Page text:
Dear readers, tonight with us is the owner of a local bookstore. Her knowledge of the Whitechapel murders and of Jack the Ripper bring her to the attention of the police. She is here to tell us about how investigating a current murder brought up a woman accused of witchcraft in the seventeenth century.
Tell us a little about yourself.
I’m Emily, the proud owner of Emily’s Lair, a private, non-corporate bookshop in New Vernon, Connecticut, with a wonderful variety of books. There’s an entire wall dedicated to classic literature, for example, sections on art, exploration, science, history, ancient civilizations, even true crime. You can get the latest releases, of course, but most of the shop is made up of books that I find interesting and think other people will too. I’m especially proud of the special section in back that’s filled with books on the European witch hunts. It also features more than one biography on the woman responsible for singlehandedly ending the witch hunts, Liesbeth Jansson.
Liesbeth Jansson? Who was she?
She was a woman from Breda, a city in the Netherlands. She got married to a professor from Leiden, a city that became a beacon of the Enlightenment. He died when the Plague swept through Leiden, and because Liesbeth was smart and strong-willed and refused to conform to what citizens at the time considered to be a “proper Christian woman,” she became a target. At that time, women who were different, or, especially, who weren’t submissive to men, were often accused of witchcraft.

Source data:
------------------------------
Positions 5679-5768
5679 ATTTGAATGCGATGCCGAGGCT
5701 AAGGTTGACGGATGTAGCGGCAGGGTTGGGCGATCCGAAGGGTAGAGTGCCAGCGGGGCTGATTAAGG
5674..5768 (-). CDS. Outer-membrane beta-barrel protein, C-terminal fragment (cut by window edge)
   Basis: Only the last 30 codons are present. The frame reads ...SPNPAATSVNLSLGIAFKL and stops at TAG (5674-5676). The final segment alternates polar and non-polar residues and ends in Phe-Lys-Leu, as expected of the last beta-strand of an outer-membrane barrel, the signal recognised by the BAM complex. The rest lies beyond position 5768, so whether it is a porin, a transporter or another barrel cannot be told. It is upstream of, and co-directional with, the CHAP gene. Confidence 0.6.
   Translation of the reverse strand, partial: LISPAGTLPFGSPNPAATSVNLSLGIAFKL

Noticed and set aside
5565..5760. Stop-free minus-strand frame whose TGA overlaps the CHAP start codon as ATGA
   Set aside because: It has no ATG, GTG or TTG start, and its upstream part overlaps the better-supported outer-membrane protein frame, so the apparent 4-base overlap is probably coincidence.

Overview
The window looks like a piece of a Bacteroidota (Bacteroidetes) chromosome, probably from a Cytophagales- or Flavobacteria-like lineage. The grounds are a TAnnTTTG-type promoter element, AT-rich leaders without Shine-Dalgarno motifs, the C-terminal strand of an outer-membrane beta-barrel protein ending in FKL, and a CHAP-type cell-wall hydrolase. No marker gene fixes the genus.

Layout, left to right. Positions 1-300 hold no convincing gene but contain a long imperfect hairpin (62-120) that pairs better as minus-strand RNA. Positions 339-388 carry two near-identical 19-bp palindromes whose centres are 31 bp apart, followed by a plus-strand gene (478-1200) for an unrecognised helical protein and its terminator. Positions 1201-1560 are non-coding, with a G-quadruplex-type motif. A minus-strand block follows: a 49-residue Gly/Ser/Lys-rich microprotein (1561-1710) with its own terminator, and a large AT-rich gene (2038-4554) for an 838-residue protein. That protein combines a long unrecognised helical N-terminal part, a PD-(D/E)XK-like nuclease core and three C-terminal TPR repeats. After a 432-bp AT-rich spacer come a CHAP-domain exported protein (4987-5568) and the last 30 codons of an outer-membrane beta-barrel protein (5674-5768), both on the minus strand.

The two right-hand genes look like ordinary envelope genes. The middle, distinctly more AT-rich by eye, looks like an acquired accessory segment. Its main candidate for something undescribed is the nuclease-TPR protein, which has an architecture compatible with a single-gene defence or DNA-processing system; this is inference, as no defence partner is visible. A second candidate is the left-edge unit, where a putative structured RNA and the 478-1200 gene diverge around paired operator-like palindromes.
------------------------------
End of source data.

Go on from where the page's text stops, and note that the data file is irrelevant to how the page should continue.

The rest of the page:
Was Liesbeth Jansson accused of witchcraft?
Oh yes. But she fought back. You see, none of the women accused of witchcraft—the accused were almost always women—were actually witches. Many were elderly spinsters, midwives, or rich widows like Liesbeth. If you had money, you were a prime target because a witch’s money was always seized by the state, and witch hunters loved money. But with Liesbeth they had stumbled on someone they never expected to encounter—a woman with real power. She escaped, hunted down each of her accusers, and killed them in a very public and brutal manner. Once people realized there was a chance that they might accuse a woman who could fight back, the witch hunts ended.
What can you tell us about your latest adventure?
I met Will, a homicide detective. I fell for him right away despite that he was questioning me. You see, I was a person of interest in a murder that Will was investigating because I had once dated the man who was killed. Will came in the shop to ask me some questions; that’s how we met.Continue reading “Emily Kostova (of Emily’s Lair, by Cary Grossman)”